The Queen Mary apartments are a little better looking than most 1960s buildings, but the grounds are definitely the most photogenic part of the building. And Gizmo is the most photogenic member of my household. She's standing in front of the stereo, which is on a metal shelf concealed behind the old screen. This was originally a temporary measure; I am going to keep it there permanently since it looks more inviting and has better acoustics than a wooden cabinet.

Friday, August 01, 2008

A Preston Blair Moment

Hello again everyone; it's been a while since I've posted, and since a lot has been going on I really have no excuse not to write.
I have pictures too; and will post a few, I promise.
Thing is, I've been working very hard on a special project for Sheridan and have spent additional time getting my course outlines ready. This was a tall order since it involved working within a planned program; my storyboard classes have to provide a foundation for layout and character design and animation, just as they do in actual productions. Assignments had to synchronize with the ones in the other classes, and this was a bit of a tall order since I'm not familiar with how and when they are given out. Mark Mayerson gave me a rough outline which helped greatly. So it took a bit of rewriting and conferring with colleagues before my course outlines were in a shape that looked reasonable. Naturally they will be subject to change as soon as actual students test drive the assignments; but I'm reasonably certain that the workload is reasonable for them as well as me.
So....I've been doing some more exploration of Toronto, but not too often. The weather has been crazy, with very heavy thunderstorms alternating with bits of sunshine, which kind of discourages me from walking in the forest.
Now yesterday was balmy, lovely and so on; the perfect day for a bicycle ride. Naturally that was also the day that the forty year old plumbing in this apartment jammed so amazingly well that it was necessary to get someone with a fifty foot 'snake' to dislodge the accumulated detritus so that I and my neighbour could use our sinks. It took all day to get a plumber out here, which is good actually, since it's a holiday weekend and no one at all will be available during that time.
As if that wasn't exciting enough, Focal Press's new animation book editors informed me last week that my book PREPARE TO BOARD! was to have a second American edition. Unfortunately they informed me too late for me to have time to get permission from Disney to use four pieces of copyrighted artwork that appear in the first edition. Disney have never denied me permission when asked, but it is an absolute necessity for me to notify them by mail and receive permission for the use of the artwork in any new editions well in advance of publication; *update: Focal have informed me that they will hold the printing until the end of the month so that I can get the letter from Disney. It usually takes about 30 days. So there's a chance that the second edition will contain the four copyrighted illustrations. I don't mind replacing my own work so much--I have adequate substitutions; but I was very sad to note that Ken O'Connor's illustrations for FANTASIA that appeared in the first edition cannot appear in the second one. I have no non-Disney artwork by Ken, and so his interview will have only the portrait with the "Gluteus Maximus" statue illustrating it.
I repeat that this is not Disney's fault. They allowed me to use their illustrations in the upcoming Chinese edition of the book, since I had adequate lead time to get written permission from them. They do not do business over the phone or on email; my request must be in writing. Therefore I need about a month's lead time to get the legal matters settled. There are other changes to the book that are actually for the better. Nina Paley allowed me to get much higher-resolution images off her SITA website, so the color illustrations from this film are much better in the second edition. It makes a difference and keeps a generous art donor happy. I also replaced a very pixelated image from Bill Robinson's senior film with a much better render of his character that was in his project files all this time. And I replaced a typo in the back of the book where Dave Block was credited for a book instead of his brother Bruce. I even asked if they could put in a recommendation for Francis Glebas' upcoming book for them, DIRECTING THE STORY. I helped Francis get this book published and worked as a sort of unofficial copy editor, so I can assure you all that it's worth getting and doesn't duplicate materials in PTB.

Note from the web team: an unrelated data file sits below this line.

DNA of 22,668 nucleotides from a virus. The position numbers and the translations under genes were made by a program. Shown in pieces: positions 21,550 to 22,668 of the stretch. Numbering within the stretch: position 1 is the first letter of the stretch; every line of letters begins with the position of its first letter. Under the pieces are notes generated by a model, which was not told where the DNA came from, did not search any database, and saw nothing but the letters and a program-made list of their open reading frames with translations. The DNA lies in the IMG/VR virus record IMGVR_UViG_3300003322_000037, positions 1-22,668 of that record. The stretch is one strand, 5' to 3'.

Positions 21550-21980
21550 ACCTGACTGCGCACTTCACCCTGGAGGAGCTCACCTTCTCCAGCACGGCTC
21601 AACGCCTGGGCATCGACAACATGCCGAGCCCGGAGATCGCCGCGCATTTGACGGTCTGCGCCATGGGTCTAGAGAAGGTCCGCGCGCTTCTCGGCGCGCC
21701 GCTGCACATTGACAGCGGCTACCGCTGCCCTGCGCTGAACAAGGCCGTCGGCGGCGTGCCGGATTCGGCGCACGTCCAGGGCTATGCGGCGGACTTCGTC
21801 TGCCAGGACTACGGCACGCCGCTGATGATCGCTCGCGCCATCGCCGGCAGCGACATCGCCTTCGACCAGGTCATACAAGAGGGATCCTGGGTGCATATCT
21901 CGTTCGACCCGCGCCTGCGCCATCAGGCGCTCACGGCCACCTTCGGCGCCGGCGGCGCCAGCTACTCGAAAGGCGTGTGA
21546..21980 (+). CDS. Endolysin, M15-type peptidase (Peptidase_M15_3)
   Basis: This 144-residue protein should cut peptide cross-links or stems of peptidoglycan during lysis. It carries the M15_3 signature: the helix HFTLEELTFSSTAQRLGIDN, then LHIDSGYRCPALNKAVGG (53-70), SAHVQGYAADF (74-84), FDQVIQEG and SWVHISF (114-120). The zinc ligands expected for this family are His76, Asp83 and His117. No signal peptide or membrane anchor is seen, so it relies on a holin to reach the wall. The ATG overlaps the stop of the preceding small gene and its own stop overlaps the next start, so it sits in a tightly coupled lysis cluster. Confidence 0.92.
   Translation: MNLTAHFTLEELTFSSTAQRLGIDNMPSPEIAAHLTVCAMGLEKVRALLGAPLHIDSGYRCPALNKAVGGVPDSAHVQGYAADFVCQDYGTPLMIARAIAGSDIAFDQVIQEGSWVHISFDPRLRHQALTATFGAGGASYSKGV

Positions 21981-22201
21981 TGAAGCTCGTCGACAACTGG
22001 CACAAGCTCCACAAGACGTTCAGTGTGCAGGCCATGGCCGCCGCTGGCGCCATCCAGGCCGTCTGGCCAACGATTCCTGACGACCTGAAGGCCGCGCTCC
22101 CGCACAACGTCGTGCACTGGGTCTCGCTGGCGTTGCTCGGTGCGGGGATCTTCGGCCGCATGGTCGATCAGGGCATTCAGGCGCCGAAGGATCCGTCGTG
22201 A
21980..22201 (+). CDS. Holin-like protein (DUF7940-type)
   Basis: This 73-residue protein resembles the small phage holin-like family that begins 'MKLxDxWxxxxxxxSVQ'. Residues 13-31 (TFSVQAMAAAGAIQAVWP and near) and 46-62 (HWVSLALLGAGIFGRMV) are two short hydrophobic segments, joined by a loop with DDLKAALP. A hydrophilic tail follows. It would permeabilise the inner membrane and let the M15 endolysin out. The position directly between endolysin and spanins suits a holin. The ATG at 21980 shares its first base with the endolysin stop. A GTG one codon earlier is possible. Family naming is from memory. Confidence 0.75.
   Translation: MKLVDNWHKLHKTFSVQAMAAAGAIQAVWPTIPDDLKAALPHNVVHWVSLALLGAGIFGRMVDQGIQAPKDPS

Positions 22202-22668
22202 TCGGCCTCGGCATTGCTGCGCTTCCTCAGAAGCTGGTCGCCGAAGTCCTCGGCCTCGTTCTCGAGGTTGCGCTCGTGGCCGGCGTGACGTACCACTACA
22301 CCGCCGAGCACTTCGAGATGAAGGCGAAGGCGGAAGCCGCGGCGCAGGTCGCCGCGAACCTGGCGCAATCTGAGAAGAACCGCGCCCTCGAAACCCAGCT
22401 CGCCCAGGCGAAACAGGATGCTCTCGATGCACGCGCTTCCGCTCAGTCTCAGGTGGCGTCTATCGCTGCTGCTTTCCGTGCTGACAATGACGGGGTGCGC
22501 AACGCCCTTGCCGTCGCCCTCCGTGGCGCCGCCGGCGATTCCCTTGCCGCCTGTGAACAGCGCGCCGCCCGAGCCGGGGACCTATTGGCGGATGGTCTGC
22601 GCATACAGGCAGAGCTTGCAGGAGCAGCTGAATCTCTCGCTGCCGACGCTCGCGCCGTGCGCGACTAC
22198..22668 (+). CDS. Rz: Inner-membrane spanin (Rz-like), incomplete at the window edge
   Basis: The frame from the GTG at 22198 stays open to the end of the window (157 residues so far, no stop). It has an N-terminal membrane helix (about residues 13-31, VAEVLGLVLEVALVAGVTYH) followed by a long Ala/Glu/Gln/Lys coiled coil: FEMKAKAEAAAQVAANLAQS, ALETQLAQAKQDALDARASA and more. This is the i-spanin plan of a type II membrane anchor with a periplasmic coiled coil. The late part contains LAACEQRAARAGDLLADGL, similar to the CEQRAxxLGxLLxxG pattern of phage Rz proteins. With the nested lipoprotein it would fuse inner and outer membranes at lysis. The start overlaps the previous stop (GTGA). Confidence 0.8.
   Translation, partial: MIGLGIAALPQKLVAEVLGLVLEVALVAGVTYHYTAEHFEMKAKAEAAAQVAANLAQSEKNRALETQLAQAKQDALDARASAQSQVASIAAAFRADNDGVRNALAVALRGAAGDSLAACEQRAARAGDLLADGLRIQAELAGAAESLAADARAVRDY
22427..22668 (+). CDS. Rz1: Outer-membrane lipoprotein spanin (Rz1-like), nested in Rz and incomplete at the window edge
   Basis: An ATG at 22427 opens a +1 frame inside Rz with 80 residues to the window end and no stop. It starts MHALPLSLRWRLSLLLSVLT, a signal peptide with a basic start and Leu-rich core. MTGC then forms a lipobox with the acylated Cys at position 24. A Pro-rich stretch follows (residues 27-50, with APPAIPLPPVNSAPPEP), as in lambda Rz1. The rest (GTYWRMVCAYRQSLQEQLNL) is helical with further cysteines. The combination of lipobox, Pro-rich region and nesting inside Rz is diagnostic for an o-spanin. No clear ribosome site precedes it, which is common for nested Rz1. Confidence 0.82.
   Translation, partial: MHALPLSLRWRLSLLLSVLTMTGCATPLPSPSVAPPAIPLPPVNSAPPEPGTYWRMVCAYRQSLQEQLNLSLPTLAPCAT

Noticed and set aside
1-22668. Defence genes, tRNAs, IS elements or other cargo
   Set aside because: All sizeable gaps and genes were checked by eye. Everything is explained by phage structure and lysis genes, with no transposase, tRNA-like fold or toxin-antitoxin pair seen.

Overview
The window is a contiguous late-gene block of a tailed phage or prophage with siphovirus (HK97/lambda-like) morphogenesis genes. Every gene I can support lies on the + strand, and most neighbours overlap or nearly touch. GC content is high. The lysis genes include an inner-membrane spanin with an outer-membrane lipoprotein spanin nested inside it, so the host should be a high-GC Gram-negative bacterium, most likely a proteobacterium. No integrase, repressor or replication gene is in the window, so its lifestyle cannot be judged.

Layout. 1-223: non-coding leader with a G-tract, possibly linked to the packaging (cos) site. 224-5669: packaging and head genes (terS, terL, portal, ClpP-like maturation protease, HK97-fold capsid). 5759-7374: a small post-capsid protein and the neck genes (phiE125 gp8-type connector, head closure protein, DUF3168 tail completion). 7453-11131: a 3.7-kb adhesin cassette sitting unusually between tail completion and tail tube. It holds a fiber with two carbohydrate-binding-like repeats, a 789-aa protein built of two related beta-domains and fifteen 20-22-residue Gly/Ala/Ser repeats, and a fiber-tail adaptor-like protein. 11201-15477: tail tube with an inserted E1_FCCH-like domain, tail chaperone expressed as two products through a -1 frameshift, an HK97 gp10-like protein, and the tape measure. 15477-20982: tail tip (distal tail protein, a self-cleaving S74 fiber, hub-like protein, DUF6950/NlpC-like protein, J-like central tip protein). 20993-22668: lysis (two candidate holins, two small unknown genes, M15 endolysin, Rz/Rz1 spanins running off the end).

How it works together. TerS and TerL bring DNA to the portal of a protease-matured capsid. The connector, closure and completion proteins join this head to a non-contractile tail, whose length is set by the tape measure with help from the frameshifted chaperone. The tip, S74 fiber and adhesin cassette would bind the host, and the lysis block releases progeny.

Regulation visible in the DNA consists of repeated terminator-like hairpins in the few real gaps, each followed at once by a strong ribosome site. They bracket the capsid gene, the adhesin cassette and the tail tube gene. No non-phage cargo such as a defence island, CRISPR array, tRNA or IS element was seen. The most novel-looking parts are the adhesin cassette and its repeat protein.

You animation geeks out there might be aware that this gives PTB a sort of Preston Blair moment. Blair wrote the first good book on animation technique in 1942. He used a lot of copyrighted characters from MGM, Disney, and Warner short cartoons. The studios made him change the artwork, and while some (like the dancer RED HOT RIDING HOOD) survive in subsequent editions with a new hairdo, and the Owl from BAMBI is intact, more famous icons such as Bugs Bunny, Tom and Jerry, and his own Wolf had to be redesigned and redrawn. The first edition of Blair's book (originally called ADVANCED ANIMATION) is fabulously rare and can be viewed here. Click on the links to see Part Two.
What I don't understand is this: Blair not only removed the famous characters, he also redrew the ones that were one-shot character types that appear in any number of studios' cartoons. Perhaps MGM was hoping that Meathead the Dog would become a star and Warners had plans for Beaky Buzzard, who knows.
I have no idea if PREPARE TO BOARD!'s first edition will become as rare as the Blair. It's unlikely, since the press run of the second edition is half the size of the first. If anything, the second edition will become the rarer of the two.
So the reprint of the book is a bittersweet moment for me. I was really delighted to be able to give Ken O'Connor his much-overdue 'due' as a storyboard artist. Perhaps PTB will have another edition and I'll be able to put them back. Time will tell. Meanwhile, to paraphrase Yogi Berra, I'd like to thank all the people who made this day necessary.